A very unique characteristic of the sea dragon is the way in which they reproduce. The sea dragon reproduces once a year, and they also mate for life. Every year the females produce anywhere from 250-300 bright pink eggs. Yet as discussed earlier the sea dragon does not have a pouch to hold their eggs. So when reproduction season comes around the males develop patches on their tails. This are called brood patches. The female deposits eggs onto the “brood patch” which is when the eggs get fertilized. This brood patch also delivers oxygen to the eggs while the are incubating. The eggs incubate on the males tail for about 6-8 weeks before they hatch. When the male sea dragon feels that the eggs are ready to hatch he assissts them by vigorisouly shaking their tale as well as scraping it against rocks. After the eggs hatch the young are fully independent, they are left to survive without any help from their mother or father. Once the eggs do hatch only abou 5% of the eggs survive. Luckily for the eggs that do survive the grow quickly. They reach around 20 cm in one year and grow to full maturity in two years.(1) Leafy sea dragons have a lifespan anywhere from 5 to 1- years(4).
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Threats
The leafy sea dragon is considered to be a Near Threatened Species on the International Union for Conservation of Nature Red List of Threatened Species(1). Another major threat (which may seem simple) are strong water currents. Since the sea dragon cannot grab onto things with its tail a strong current can take the sea dragon out of its environment. This can leave the sea dragon in open ocean with less chance for survival. Another major threat is the loss of habitat for the sea dragon. One of the major sources of this loss is industrial run off as well as pollution(2). Another threat is divers who take the sea dragon for souvenirs and curios. Many people want the sea dragon as a pet so the divers can even sell them for a profit. Along with capturing the sea dragon for a souvenir they are also captured for the chinese market. They are popular in being used for alternative medicines in the chinese market(5).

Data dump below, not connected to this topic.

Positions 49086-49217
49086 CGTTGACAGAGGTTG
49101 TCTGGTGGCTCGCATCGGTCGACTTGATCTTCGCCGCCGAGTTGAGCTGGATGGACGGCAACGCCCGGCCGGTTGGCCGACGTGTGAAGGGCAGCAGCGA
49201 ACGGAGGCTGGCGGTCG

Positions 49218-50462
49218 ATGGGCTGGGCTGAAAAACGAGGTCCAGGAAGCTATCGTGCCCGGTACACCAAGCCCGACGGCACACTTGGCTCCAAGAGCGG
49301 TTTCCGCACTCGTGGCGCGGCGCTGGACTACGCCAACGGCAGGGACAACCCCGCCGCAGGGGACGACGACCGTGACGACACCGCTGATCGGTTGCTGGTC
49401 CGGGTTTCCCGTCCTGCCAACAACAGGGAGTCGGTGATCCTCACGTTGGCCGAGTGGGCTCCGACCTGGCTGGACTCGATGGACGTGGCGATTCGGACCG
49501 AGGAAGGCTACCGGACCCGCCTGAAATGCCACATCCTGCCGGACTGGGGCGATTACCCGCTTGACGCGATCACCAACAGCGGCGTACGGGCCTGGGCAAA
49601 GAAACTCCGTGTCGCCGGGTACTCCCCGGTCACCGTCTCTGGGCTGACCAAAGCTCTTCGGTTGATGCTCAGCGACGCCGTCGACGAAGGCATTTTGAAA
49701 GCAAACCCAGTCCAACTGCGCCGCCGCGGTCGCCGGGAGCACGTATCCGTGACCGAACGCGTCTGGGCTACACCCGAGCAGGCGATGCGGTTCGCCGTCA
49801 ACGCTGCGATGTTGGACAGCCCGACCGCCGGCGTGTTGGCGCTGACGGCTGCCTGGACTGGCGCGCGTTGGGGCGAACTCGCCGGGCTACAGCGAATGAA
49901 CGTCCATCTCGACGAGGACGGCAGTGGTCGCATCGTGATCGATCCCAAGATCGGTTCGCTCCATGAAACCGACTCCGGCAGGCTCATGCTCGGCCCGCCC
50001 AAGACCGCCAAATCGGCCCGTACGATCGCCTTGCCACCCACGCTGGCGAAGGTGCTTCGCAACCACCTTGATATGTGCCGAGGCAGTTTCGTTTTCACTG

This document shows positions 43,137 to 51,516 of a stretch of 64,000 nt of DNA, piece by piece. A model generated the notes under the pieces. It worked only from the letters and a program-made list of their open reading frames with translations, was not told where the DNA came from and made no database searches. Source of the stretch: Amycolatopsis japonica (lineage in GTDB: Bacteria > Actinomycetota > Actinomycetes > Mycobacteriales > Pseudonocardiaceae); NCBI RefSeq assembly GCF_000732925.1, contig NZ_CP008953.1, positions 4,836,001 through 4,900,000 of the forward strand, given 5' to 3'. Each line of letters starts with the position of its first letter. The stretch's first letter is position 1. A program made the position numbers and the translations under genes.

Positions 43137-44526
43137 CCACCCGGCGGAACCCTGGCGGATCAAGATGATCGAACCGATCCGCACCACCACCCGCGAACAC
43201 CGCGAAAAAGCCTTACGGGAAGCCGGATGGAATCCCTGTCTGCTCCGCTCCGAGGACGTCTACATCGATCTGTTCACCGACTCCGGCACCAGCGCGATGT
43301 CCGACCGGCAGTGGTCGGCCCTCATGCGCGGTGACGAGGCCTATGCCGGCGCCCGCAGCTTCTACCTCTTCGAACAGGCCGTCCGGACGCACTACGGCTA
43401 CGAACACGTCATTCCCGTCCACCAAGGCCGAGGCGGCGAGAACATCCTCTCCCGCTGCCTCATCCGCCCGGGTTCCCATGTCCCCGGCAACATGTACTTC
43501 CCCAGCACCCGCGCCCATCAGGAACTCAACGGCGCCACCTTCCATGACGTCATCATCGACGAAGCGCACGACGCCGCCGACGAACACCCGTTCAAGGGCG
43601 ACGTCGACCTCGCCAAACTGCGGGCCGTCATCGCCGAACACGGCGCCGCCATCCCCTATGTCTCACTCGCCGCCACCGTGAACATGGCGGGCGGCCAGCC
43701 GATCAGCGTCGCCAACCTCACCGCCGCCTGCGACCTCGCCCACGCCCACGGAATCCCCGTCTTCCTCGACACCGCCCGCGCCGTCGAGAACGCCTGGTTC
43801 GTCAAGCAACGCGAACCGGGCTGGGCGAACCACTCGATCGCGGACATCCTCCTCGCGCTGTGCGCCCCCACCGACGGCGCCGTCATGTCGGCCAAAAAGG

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This is a picture taken at the semiannual leafy sea dragon festival.

Austrailia and the Sea DragonThe leafy sea dragon is the official marine emblem of the state of South Australia. Every two years the state holds a leafy sea dragon festival. Hold a Leafy Sea Dragon festival once every two years. The first festival was held in 2005 which nearly 7,000 people coming. Along with this the Leafy Sea Dragon is the official marine emblem for the state of South Australia. Also, in the 1990s the Australian Government put a complete protection on the leafy sea dragon(8).


1. " Leafy Sea Dragons, Phycodurus eques at MarineBio.org". MarineBio.org. 26 September 2011 <http://marinebio.org/species.asp?id=31>. Last updated: 9/16/2011 9:15:14 PM.
2.Leafy and Weedy Sea Dragons, Leafy and Weedy Sea Dragon Pictures, Leafy and Weedy Sea Dragon Facts - National Geographic." Animals - Animal Pictures - Wild Animal Facts - Nat Geo Wild - National Geographic. National Geographic. Web. 26 Sept. 2011. <http://animals.nationalgeographic.com/animals/fish/sea-dragon/>.3. "ARKive - Leafy Seadragon Video - Phycodurus Eques - 08a." ARKive - Discover the World's Most Endangered Species. Web. 26 Sept. 2011. http://www.arkive.org/leafy-seadragon/phycodurus-eques/video-08a.html.4."Leafy Seadragon." New England Aquarium Home. Web. 26 Sept. 2011. http://www.neaq.org/animals_and_exhibits/animals/sea_dragons/index.php5. "Leafy Sea Dragon, Rocky Shores, Fishes, Phycodurus Eques." Monterey Bay Aquarium. Web. 28 Nov. 2011. http://www.montereybayaquarium.org/animals/AnimalDetails.aspx?enc=n3f4wmcSJaMOCtHyd6DEPA=6. "Leafy Sea Dragon." Marine Parks WA. Web. 28 Nov. 2011. http://www.marineparks.wa.gov.au/fun-facts/34-leafy-sea-dragon.html.
7."The Marine Emblem of South Australia - Leafy Seadragon." Department of the Premier and Cabinet - South Australia. Web. 28 Nov. 2011. <http://www.premcab.sa.gov.au/emblems/dragon1.htm>.
8. "Leafy Sea Dragon Festival." District Council of Yankalilla. Web. 28 Nov. 2011. <http://www.yankalilla.sa.gov.au/site/page.cfm?u=199>.